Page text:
A Rouge Guide to Hong Kong – What To Do?

Mimi ON Sep 30, 2010 AT 2:56 pm

The Peak Tram

The Peak Tram

This city is made for convenience. Seriously, they have a travellator that takes you up street levels so you don’t have to sweat it up the hill. However, when I wasn’t revelling in how lazy I could be, I was trying my best to sample all the activities Hong Kong had to offer.

I started by popping over to the Botanical Gardens where they have a mini Zoo full of monkeys, reptiles and Giant Tortoises. After that you can nip down the hill and catch the famous Peak Tram that takes you all the way up to the peak of the mountain behind the city for some truly spectacular views. You can buy return tickets for $56 and that includes access to the roof of the building on the peak for some serious tourist snaps before heading down again. Coincidentally, when you’re travelling around Hong Kong make sure you buy an Octopus card (the equivalent to our Oyster), they’re cheap and easy to use on all sorts of public transport (including the tram) and can even be used to buy things from the local shop (7Eleven).

Happy Valley Racecourse

Happy Valley Racecourse

I managed to do the views all in one day and thought I needed something a bit more racy for the evening… literally. The Happy Valley Racecourse (one of two main racecourses in Hong Kong) opens for its racing season in September each year and is an incredible place to go if you’re in for some fast-paced fun in the evening.

I went on a Wednesday – which conveniently happens to be Ladies night around Hong Kong, meaning if you’re of the female sex you don’t have to buy a drink all night – however they also run on Saturdays. The Happy Valley Racecourse is worth visiting just to see the set up, as it’s a huge structure built in one of the most congested parts of town. It would almost be a haven if it wasn’t so busy and hectic on race nights. This is no bad thing though as half the city must cram into the stalls on big race nights and the atmosphere was electric when I went. With racing such a competitive sport in Hong Kong, it’s definitely a worthwhile tick off your cultural list.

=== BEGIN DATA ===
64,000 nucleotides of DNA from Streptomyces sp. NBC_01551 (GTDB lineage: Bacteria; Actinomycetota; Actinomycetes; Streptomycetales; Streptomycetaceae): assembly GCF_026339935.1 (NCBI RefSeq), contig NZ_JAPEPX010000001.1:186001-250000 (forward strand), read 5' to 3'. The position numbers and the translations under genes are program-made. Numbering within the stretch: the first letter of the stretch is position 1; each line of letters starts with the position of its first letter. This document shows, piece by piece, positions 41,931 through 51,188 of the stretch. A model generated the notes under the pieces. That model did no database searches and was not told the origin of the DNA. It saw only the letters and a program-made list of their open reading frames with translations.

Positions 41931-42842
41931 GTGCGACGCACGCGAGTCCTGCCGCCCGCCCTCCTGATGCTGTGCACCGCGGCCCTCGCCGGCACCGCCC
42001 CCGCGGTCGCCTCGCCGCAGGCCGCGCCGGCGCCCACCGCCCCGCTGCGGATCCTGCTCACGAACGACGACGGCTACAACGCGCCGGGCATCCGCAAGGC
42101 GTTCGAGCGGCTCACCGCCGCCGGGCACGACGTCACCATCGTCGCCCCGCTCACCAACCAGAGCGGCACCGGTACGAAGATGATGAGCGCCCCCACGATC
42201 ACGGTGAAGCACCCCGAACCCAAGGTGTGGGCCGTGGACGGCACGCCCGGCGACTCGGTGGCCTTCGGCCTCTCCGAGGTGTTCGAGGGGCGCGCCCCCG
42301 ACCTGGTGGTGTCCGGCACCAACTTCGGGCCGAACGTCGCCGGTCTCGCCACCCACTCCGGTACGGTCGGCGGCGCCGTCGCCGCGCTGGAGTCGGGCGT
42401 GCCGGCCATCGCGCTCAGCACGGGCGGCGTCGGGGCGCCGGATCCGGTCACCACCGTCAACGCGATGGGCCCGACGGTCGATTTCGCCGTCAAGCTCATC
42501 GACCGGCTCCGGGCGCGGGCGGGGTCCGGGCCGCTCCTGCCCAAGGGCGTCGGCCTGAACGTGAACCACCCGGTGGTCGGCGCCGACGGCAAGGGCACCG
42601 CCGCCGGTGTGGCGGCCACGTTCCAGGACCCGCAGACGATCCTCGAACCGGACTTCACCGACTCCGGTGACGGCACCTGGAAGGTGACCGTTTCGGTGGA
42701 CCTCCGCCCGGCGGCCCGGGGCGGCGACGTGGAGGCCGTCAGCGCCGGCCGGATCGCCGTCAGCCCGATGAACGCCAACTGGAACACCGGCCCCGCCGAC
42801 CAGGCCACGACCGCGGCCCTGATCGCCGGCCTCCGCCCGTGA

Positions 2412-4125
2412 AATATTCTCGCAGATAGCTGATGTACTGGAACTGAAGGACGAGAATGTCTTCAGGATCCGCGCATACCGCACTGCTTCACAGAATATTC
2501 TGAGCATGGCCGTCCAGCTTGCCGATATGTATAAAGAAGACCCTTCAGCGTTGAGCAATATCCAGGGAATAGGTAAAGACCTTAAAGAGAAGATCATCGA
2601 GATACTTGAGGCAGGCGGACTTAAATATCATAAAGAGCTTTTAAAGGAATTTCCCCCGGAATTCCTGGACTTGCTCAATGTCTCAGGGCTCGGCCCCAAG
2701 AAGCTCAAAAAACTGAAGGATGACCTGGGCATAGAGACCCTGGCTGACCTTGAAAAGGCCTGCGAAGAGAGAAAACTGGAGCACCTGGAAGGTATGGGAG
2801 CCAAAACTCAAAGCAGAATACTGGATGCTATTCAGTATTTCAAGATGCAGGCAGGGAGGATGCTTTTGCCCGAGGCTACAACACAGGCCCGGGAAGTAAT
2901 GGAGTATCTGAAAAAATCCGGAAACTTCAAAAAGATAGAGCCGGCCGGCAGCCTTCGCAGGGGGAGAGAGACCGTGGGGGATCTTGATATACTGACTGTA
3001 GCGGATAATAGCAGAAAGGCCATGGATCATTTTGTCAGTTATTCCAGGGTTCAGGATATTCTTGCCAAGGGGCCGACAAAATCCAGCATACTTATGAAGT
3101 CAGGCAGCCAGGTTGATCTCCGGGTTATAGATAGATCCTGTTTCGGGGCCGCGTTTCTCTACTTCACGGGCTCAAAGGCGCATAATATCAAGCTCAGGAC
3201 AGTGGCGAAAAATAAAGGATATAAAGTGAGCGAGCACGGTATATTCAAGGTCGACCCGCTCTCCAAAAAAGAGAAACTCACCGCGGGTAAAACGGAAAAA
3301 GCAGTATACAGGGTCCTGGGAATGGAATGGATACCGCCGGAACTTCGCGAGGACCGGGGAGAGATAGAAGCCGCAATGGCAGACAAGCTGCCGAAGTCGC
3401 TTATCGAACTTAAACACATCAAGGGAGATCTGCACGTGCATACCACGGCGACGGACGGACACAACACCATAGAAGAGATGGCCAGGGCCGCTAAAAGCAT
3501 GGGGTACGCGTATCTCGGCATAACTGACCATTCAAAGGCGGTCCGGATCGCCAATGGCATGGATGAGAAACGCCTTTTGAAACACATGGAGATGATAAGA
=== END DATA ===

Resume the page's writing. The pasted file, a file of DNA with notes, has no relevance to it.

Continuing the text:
The Big Buddha

The Big Buddha

Another of those ticks can be taken off by jumping on the MTR (the train lines that link the city and the New Territories/Islands together) and heading to Tung Chung where you can get the cable car over to see the Big Buddha. This huge statue is a model of the Earthly Mount of Tian Tan, the Temple of Heaven in Beijing and is one of 5 giant Buddha in China. Make sure you head there early though as the return journey on the cable car itself takes 1hr so you need time to travel there and walk up the statue itself too. Plus if you need a break after your trip, why not head to the huge Designer Outlet Shopping Mall by the Tung Chung MTR stop. It’s got cheap (ish) designer clothes and air-con… what more could you want?

A Jaspa's Junk

A Jaspa's Junk

Another great way to get out the city is to take a ‘Junk’ out with a group of friends. These Junks are large boats that you can hire out, get sailed out to sea, supplied with unlimited food and drink and generally float around enjoying yourself in the South China Sea. I had a fabulous day on the infamous Jaspas’ Junk (which are actually known for being a bit wild, although ours was pretty chilled out). I would definitely recommend hiring a boat out, even if it’s smaller than a junk as the reefs in the South China Sea are truly beautiful.

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